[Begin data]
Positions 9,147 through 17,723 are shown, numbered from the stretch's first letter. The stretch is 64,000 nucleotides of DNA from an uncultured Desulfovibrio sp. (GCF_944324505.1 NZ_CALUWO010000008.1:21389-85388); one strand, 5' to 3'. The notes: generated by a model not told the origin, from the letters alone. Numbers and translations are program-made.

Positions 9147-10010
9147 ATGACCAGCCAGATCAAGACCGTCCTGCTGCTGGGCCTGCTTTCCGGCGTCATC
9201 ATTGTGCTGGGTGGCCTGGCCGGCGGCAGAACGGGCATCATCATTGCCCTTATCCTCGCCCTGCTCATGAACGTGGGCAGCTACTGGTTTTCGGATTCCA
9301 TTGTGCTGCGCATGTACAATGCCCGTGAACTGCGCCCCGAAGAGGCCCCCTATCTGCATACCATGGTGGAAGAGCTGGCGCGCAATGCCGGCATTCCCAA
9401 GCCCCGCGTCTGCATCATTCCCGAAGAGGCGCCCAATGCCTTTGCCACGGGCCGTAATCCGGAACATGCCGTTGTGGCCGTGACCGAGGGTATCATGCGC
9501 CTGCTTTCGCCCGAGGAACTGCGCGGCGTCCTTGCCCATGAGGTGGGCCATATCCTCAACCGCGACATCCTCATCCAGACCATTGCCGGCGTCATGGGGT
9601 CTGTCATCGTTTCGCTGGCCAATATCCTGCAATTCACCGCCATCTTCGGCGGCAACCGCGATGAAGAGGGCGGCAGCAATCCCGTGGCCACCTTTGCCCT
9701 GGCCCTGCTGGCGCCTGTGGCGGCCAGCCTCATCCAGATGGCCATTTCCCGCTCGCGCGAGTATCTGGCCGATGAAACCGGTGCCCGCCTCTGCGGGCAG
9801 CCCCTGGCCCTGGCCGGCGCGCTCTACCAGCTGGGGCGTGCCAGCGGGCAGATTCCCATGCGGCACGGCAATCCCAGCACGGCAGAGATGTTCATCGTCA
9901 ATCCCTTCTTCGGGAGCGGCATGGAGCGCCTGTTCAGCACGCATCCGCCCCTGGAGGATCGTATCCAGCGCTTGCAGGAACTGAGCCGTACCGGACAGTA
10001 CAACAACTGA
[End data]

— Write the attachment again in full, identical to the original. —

Positions 9,147 through 17,723 are shown, numbered from the stretch's first letter. The stretch is 64,000 nucleotides of DNA from an uncultured Desulfovibrio sp. (GCF_944324505.1 NZ_CALUWO010000008.1:21389-85388); one strand, 5' to 3'. The notes: generated by a model not told the origin, from the letters alone. Numbers and translations are program-made.

Positions 9147-10010
9147 ATGACCAGCCAGATCAAGACCGTCCTGCTGCTGGGCCTGCTTTCCGGCGTCATC
9201 ATTGTGCTGGGTGGCCTGGCCGGCGGCAGAACGGGCATCATCATTGCCCTTATCCTCGCCCTGCTCATGAACGTGGGCAGCTACTGGTTTTCGGATTCCA
9301 TTGTGCTGCGCATGTACAATGCCCGTGAACTGCGCCCCGAAGAGGCCCCCTATCTGCATACCATGGTGGAAGAGCTGGCGCGCAATGCCGGCATTCCCAA
9401 GCCCCGCGTCTGCATCATTCCCGAAGAGGCGCCCAATGCCTTTGCCACGGGCCGTAATCCGGAACATGCCGTTGTGGCCGTGACCGAGGGTATCATGCGC
9501 CTGCTTTCGCCCGAGGAACTGCGCGGCGTCCTTGCCCATGAGGTGGGCCATATCCTCAACCGCGACATCCTCATCCAGACCATTGCCGGCGTCATGGGGT
9601 CTGTCATCGTTTCGCTGGCCAATATCCTGCAATTCACCGCCATCTTCGGCGGCAACCGCGATGAAGAGGGCGGCAGCAATCCCGTGGCCACCTTTGCCCT
9701 GGCCCTGCTGGCGCCTGTGGCGGCCAGCCTCATCCAGATGGCCATTTCCCGCTCGCGCGAGTATCTGGCCGATGAAACCGGTGCCCGCCTCTGCGGGCAG
9801 CCCCTGGCCCTGGCCGGCGCGCTCTACCAGCTGGGGCGTGCCAGCGGGCAGATTCCCATGCGGCACGGCAATCCCAGCACGGCAGAGATGTTCATCGTCA
9901 ATCCCTTCTTCGGGAGCGGCATGGAGCGCCTGTTCAGCACGCATCCGCCCCTGGAGGATCGTATCCAGCGCTTGCAGGAACTGAGCCGTACCGGACAGTA
10001 CAACAACTGA